RANDOM BANKRUPTCY FACTOIDS

RANDOM BANKRUPTCY FACTOIDS

  • The Means Test is the standard adopted in the 2005 amendments to the Bankruptcy Code to prevent individual high wage earners from filing a Chapter 7 liquidation. However, if more than half of the individual's debt is related to a failed business, the Means Test may not apply, thus making them eligible to file regardless of income.
  • Bankruptcy cases must be filed in the Federal District where the debtor's domicile, residence, principal place of business, or principal assets have been located for the 180 days immediately proceeding the filing -or- for the longest portion of such 180-day period (i.e., 91 days). See 28 U.S.C. §1408, 1409. A recent case defining "principal place of business" as the "nerve center" of that business is Hertz Corp. v. Friend, 559 U.S. ___ (2010) out of the US Supreme Court.
  • Unlike an individual, a business or corporation is not discharged under Chapter 7 bankruptcy proceeding. See 11 U.S.C. § 727(a)(1).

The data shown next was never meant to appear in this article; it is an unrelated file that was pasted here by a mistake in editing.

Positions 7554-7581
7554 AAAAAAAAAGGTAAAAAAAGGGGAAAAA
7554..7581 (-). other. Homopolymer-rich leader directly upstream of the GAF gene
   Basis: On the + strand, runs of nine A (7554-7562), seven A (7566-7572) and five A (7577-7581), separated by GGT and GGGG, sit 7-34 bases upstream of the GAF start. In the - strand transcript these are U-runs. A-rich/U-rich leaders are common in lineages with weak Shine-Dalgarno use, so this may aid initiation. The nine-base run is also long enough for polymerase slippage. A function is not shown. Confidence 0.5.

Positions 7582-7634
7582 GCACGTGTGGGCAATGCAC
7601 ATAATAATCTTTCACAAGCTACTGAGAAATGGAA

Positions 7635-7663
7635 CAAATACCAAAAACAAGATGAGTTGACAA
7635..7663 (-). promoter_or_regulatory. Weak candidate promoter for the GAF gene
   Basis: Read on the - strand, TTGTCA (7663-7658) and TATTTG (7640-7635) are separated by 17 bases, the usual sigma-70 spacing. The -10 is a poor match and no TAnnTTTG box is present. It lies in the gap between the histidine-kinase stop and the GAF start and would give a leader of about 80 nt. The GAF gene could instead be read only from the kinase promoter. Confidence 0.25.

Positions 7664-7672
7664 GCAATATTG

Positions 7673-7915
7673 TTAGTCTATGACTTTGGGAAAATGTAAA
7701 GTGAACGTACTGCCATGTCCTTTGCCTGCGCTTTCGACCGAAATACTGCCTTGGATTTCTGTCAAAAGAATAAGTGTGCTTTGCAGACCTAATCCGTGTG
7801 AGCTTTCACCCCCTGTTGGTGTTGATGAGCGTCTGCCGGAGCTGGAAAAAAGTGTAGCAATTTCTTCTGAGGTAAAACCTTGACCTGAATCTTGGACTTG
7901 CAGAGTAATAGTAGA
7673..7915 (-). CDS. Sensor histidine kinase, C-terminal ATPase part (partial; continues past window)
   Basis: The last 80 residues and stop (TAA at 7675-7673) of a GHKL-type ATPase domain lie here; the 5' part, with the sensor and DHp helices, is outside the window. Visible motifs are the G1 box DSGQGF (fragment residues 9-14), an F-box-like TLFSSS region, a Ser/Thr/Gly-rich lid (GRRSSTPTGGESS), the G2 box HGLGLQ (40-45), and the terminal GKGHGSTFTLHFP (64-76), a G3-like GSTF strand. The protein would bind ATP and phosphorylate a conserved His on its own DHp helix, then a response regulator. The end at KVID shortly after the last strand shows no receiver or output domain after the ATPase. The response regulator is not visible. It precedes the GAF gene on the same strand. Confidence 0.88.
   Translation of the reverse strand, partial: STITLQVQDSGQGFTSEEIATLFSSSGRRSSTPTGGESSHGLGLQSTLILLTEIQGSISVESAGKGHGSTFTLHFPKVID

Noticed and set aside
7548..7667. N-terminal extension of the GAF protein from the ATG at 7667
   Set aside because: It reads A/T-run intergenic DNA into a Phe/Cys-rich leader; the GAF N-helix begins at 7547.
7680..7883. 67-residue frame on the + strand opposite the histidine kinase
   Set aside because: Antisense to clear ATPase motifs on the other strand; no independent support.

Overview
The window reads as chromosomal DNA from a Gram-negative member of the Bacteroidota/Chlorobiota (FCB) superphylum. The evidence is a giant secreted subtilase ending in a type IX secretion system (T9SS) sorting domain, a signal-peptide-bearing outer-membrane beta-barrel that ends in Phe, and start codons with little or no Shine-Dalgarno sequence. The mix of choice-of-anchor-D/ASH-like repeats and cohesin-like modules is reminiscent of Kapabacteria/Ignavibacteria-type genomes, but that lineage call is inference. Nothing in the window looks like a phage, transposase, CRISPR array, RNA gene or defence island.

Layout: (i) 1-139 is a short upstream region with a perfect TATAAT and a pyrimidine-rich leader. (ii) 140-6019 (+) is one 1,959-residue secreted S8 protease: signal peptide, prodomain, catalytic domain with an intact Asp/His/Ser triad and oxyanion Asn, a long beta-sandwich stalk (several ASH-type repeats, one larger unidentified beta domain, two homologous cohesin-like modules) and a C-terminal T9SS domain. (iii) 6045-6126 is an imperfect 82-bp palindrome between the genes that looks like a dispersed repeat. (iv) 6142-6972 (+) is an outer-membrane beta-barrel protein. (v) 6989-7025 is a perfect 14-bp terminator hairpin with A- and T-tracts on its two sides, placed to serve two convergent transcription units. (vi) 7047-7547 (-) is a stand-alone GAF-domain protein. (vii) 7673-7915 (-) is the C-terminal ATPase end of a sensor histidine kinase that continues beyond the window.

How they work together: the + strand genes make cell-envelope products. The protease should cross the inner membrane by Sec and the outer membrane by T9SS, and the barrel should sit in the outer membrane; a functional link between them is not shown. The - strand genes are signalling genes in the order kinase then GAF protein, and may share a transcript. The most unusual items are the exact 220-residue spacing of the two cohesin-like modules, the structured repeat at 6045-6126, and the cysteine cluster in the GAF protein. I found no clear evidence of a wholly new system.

• When a defendant in a state civil action files for bankruptcy, typically the state court judge will stay the entire case until:
  1. The plaintiff files a notice of non-suit against defendant debtor;
  2. Where there are multiple defendants, defendant debtor is severed from the others and the case continues without that defendant debtor; or
  3. An order to lift the automatic stay is granted in the bankruptcy court.  See 11 U.S.C. § 362.
  • In the case of an individual filing serial bankruptcy cases, a complete automatic stay is put in place for the first filing only. The debtor must request a stay for the second bankruptcy filing. Creditors may object to the stay request and the stay may not then be imposed by the judge. However, surprisingly, creditors rarely do this. There is no automatic stay of proceedings for a third bankruptcy filing subject to further court order. See 11 U.S.C. 362(c).
  • Chapter 13 bankruptcy relief is generally available to: (i) individuals (not corporations or partnerships); (ii) with regular income; and (iii) who owe less than $307,675 in noncontingent, liquidated unsecured debts and less than $922,975 in noncontingent, and liquidated secured debts. If the debtor falls outside these categories/limits, a motion to dismiss the bankruptcy would generally be appropriate. See 11 U.S.C. § 104(b).

 **The aforementioned list does not constitute the rendering of legal advice nor should it be relied upon as such. The attorney-client relationship is not established with the firm absent a signed engagement letter.

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